|Posted:||May 13, 2016 03:46 PM|
|From:||Senator Stewart J. Greenleaf|
|To:||All Senate members|
|Subject:||Insurance coverage for Lyme Disease and Related Tick-Borne Illnesses|
|I am introducing legislation enacting the Lyme and Related Tick-Borne Disease Diagnosis and Treatment Act. The intent of the legislation is to ensure that patients have access to available and emerging diagnostics and treatment options for Lyme disease and related tick-borne diseases as prescribed by the attending health care professional.
Two schools of thought (standards of care) exist today regarding the diagnosis and treatment of Lyme disease. The Infectious Disease Society of America’s (IDSA) guidelines, which most insurers apply for coverage decisions, provides for short-term antibiotic treatment, regardless of continuation of symptoms. The International Lyme and Associated Disease Society (ILADS) guidelines provide for longer term treatment with antibiotic therapies for persistent and chronic Lyme disease symptoms not cured by short term protocols. Both guidelines are evidence-based. The National Guidelines Clearinghouse (NGC) currently provides only the ILADS guidelines on their website. These were updated and republished by the NGC in 2015. The IDSA Guidelines were removed by the NGC as they were outdated, and no longer met the NGC’s current evidence requirements. The IDSA has indicated it will take 2-5 years before their guidelines are updated (2018-2021). This leaves the ILADS guidelines the only NGC recommended guidelines for the diagnosis and treatment of Lyme and Related diseases. And yet, insurers in Pennsylvania continue to deny longer-term antibiotic treatments prescribed by physicians. Insurers should be covering both approaches as long as the treating physician informs the patient of all treatment options, risks and benefits, and the patient consents.
A 2013 CDC study found that only 39% of those with Lyme disease were treated using short term antibiotic recommendations from the IDSA guidelines. The majority were treated for longer periods, more in line with the ILADS recommendations. Scientific understanding of these complex tick-borne diseases will continue to evolve rapidly in the next decade, including diagnosis and treatment options. Patients should be fully informed of their options, taking into account the best scientific evidence available, the physician’s clinical judgment, and, in light of the patient’s values and preferences, be informed to make the best decision for themselves.
Under the bill, health insurers would be required to cover the treatment as prescribed by their health care practitioner for Lyme disease or related tick-borne illnesses if the diagnosis and treatment plan are documented in the patient's medical record. Treatment plans may include short or longer durations of antibiotic or antimicrobial treatments. Longer-term antibiotic treatment shall not be denied coverage solely because such treatment may be characterized as unproven, experimental, or investigational in nature for the treatment of Lyme and related tick-borne diseases.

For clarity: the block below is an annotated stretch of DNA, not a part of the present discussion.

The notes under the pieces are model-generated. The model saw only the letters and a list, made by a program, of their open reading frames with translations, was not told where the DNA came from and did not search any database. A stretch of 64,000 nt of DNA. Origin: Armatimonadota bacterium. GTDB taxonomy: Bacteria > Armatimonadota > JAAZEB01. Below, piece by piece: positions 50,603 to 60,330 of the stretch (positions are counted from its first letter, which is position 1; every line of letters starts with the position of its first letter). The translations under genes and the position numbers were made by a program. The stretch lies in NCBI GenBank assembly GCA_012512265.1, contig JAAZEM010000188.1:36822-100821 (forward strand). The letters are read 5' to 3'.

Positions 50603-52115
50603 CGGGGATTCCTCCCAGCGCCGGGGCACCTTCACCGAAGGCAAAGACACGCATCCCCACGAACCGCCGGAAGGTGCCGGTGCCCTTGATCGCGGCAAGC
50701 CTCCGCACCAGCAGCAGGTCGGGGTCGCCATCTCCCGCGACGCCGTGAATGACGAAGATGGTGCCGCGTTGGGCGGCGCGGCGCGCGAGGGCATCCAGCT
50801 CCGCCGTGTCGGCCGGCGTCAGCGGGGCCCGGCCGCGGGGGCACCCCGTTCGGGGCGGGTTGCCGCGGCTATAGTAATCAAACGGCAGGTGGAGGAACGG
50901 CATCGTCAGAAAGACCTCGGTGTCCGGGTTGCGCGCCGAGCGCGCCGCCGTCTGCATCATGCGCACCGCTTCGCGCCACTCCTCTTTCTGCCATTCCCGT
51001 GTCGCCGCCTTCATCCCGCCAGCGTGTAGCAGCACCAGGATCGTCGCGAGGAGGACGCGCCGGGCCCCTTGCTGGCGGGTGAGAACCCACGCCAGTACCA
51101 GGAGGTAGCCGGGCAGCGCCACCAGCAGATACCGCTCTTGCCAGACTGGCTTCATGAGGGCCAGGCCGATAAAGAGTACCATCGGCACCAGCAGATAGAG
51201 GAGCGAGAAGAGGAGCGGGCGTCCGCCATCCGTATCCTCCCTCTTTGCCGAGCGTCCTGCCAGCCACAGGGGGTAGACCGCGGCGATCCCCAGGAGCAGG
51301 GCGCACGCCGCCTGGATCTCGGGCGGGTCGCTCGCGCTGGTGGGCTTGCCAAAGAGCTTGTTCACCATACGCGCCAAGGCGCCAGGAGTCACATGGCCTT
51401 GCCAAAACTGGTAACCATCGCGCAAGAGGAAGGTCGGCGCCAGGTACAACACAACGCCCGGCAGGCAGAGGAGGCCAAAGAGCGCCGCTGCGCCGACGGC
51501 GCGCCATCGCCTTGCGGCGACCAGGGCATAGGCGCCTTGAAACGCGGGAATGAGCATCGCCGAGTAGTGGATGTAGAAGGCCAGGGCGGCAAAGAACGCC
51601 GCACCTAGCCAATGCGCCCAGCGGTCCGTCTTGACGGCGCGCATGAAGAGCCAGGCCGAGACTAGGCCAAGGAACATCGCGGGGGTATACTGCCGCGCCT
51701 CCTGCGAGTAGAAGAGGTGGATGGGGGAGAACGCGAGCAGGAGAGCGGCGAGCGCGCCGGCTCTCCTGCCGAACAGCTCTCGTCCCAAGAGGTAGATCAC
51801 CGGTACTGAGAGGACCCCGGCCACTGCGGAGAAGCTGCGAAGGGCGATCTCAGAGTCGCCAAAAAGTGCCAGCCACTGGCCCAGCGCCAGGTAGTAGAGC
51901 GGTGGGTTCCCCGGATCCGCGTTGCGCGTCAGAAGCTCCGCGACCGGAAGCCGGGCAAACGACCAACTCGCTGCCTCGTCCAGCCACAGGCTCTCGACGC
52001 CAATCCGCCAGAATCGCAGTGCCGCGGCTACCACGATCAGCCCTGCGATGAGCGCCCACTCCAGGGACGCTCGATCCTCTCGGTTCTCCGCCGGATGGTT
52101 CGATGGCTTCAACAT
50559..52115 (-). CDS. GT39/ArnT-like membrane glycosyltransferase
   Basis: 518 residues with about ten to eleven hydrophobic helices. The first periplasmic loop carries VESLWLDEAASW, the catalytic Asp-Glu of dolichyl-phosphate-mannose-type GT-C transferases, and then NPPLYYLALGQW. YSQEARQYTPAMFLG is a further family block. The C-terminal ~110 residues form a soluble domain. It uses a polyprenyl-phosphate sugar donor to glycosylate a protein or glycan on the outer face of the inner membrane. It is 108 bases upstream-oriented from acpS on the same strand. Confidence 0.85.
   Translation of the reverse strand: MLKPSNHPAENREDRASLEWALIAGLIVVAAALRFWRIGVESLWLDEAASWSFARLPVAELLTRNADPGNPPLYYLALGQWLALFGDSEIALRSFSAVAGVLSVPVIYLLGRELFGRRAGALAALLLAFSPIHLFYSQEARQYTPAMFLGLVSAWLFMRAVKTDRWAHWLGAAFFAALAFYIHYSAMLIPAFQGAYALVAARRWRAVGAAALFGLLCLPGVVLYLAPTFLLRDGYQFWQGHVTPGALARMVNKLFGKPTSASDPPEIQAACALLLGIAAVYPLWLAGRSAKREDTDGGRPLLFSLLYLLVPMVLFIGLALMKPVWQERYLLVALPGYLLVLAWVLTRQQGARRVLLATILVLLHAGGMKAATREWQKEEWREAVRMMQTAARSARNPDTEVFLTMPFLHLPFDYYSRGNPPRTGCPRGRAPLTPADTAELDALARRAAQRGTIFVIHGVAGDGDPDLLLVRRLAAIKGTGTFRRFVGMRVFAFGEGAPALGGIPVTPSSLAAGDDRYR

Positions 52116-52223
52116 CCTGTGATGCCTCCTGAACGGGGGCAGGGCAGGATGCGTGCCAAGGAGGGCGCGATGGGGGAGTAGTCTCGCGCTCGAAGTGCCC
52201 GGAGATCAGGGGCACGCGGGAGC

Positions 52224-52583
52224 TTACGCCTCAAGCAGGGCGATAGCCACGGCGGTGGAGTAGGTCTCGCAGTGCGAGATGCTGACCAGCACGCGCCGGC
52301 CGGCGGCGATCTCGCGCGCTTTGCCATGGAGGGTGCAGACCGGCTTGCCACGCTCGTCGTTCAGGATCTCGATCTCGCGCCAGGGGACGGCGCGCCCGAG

The legislation provides that health care professionals have the right to diagnose and prescribe antibiotic therapy for a duration they deem appropriate for the patient upon making a clinical diagnosis of Lyme disease or related tick-borne disease. In addition, no health care professional shall be subject to disciplinary action by their licensing board solely for prescribing longer-term antibiotic therapies for a therapeutic purpose for a patient with Lyme disease or related tick-borne illness. However, the licensing board retains appropriate monitoring powers to ensure patient safety. Similar language has been approved in other states ((RI, NY, MN, CT, MA, NJ, VT)) that protects health care professionals from such actions, and also to diffuse the “chilling effect” such sanctions have had on physicians in diagnosis and treatment of Lyme disease.
To date, multiple states (RI, NY, MN, CT, MA, NJ, VT) have enacted laws, or have legislation pending, which require insurance coverage for longer-term antibiotic treatment of Lyme disease, and/or acknowledge the legitimacy of longer-term antibiotic treatments as an option if deemed medically necessary and prescribed by their physicians. With regard to Rhode Island, a sunset provision was incorporated into its 2003 law so its impact could be evaluated. A year later the Legislature removed the sunset date to permanently require health insurers in Rhode Island to cover antibiotics as a treatment for Lyme disease. A 2013 review of Mandated Benefits by the Rhode Island Office of Health Insurance Commissioner estimates that the impact of this mandate on premiums to be $0.03 per member per month. In 2014, the Massachusetts Center for Health and Information Analysis reviewed proposed legislation mandating insurers to cover long-term antibiotic treatment of Lyme disease, finding an average annual increase, over five years, to typical member’s monthly health insurance premiums between a negligible amount (0.00%) and $0.13 (0.02%) per year.
Pennsylvania has ranked highest in the nation in confirmed cases of Lyme disease for five years running. From 2002 to 2014, Pennsylvania reported a total of 59,478 confirmed cases of Lyme disease and in 2015 reported 10,817 new cases. The CDC indicates under-reporting at a factor of 10, making new cases in Pennsylvania actually 100,817. There is no county in Pennsylvania without Lyme disease. A PA Department of Environmental Protection study was published in 2015 confirming a high risk of Lyme in every county of the Commonwealth (67 counties had the black legged tick).
Introduced as SB1299